LinkedIn has more 55 million registered companies, and some 86 percent of recruiters use LinkedIn to help them find qualified candidates. This means if you're looking to grow your career, using the networking platform is a necessity. And if you’re looking to improve your LinkedIn presence, then you’ll want to be sure you’re following the below best practices, which will make your LinkedIn profile as powerful as possible.
1. Choose the right headshot
Your headshot is the first thing people see when they visit your profile, so it’s important to choose a professional-looking photo. There are a lot of different ways to choose or create a suitable picture. You could ask your friends and family for photos of you that look clean and professional (nothing distracting in the background and you’re not wearing a T-shirt or baseball cap). You can ask a friend or family member to take a photo of you outside in nice light against a plain background (the iPhone’s “portrait” mode gives good results). Or you can get a professional photo taken. Whatever you decide, make sure to include a clear photo, one in which you’re preferably smiling and certainly not frowning.
2. Create a clear and concise headline
After your headshot, your headline (often called your “tagline”) is the next thing people see when visiting your profile, so it’s important to make a good impression with this short introduction. Your headline should be clear and concise, highlighting some of your achievements and what you're best known for. Your headline quickly helps people learn about who you are and what you’re best at. One common mistake is only including your job title. Feel free to include much more, showcasing your uniqueness. For example, instead of just including “Marketing manager,” you could include something like: “Experienced marketing manager with a focus on consumer product, renewable energy, and tech sectors.”
3. Include keywords in your summary/about section
Your summary (or “About”) section is where you can include a few lines that describe you as an individual or professional. This is where you show the types of services or products you’ve worked with in the past and why people should hire you for certain roles. So, make sure to use keywords that describe your skills, experience, and knowledge so that people looking for someone with your skills and experience will find you more easily. Try to use action-oriented words, such as change, manage, develop, lead, empower, and help. You should also include numbers, dollars, and percentages where relevant. For example: “helped grow company from 6 people to 100+ people” or “helped increase annual subscribers by 85 percent.”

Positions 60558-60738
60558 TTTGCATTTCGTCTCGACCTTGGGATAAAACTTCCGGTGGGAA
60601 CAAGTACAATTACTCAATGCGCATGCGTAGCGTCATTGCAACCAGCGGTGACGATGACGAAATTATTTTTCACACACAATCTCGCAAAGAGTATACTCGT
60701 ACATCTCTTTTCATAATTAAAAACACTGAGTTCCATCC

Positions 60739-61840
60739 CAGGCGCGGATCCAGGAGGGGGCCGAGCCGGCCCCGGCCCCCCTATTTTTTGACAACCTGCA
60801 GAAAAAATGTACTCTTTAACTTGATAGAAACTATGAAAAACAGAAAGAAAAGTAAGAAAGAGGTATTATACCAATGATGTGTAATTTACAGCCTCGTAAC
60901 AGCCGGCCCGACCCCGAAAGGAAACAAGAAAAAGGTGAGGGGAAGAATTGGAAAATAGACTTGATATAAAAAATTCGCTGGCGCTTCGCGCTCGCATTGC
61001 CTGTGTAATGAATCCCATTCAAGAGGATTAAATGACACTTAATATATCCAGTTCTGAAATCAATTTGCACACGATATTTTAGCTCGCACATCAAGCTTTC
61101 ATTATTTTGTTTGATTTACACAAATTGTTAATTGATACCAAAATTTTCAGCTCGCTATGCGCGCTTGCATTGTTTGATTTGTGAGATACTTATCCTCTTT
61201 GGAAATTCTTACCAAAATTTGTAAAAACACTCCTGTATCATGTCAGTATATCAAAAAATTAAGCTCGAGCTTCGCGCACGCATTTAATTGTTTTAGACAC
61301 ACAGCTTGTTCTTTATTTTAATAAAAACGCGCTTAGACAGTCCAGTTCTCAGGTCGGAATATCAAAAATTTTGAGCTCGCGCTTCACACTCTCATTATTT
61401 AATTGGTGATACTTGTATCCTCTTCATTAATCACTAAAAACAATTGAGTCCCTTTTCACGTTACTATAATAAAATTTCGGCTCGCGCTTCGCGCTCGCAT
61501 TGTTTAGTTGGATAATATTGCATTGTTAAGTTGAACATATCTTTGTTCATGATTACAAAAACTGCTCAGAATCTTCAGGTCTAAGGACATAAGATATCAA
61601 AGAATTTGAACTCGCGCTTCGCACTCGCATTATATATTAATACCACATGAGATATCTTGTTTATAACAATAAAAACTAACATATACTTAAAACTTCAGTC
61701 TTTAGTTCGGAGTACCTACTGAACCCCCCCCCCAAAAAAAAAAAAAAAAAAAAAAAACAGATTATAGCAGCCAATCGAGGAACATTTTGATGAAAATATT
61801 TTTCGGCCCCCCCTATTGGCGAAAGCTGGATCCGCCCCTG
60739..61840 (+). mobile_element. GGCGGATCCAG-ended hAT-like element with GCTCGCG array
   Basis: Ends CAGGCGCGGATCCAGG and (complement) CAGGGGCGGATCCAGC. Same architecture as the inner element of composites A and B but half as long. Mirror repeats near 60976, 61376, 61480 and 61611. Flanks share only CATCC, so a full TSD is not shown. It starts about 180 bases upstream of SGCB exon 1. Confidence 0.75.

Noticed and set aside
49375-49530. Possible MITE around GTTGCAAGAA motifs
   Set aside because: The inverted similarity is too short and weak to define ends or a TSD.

4. Get recommendations from people in your target field
Recommendations provide credibility and can help build up your profile. It’s important to include recommendations from people who know you well and are familiar with your skills, rather than people who you don’t know too well or those not too familiar with your work experience. Keep in mind that you don't need to wait for someone to offer you a recommendation; feel free to ask your contacts if they’d be willing to write one for you. Chances are—if they know you well and have had good experiences working with you in the past—they will.
5. Add a link to your personal website, portfolio, or blog
As a LinkedIn member, you can add links to personal websites or blogs to your profile. This can be an effective way to allow people to take a deeper dive into the work you’ve done. It's also a good idea to add specific details about what people will find at the link (a short description is fine). Along with linking to a website, personal blog, or resume, you can also include links to other sources of information such as videos. You should also use appropriate keywords for this section so that people searching for something similar will find you.
6. Join groups you want to participate in
LinkedIn groups are designed to promote professional growth, so be sure to join groups that are relevant to your target roles and industries. LinkedIn groups give you opportunities to highlight your expertise and knowledge, connect with potential future colleagues, share articles and information that might be helpful for other group members (which helps to boost your visibility), and ask questions of others (which can start conversations that lead to strong connections). One thing in groups to beware of is over-sharing. But when used properly and sparingly, groups are great ways to build strong relationships with contacts in your field—which can go a long toward getting the job and career you want.
Stacey Perry is a writer who covers career development and job search topics.
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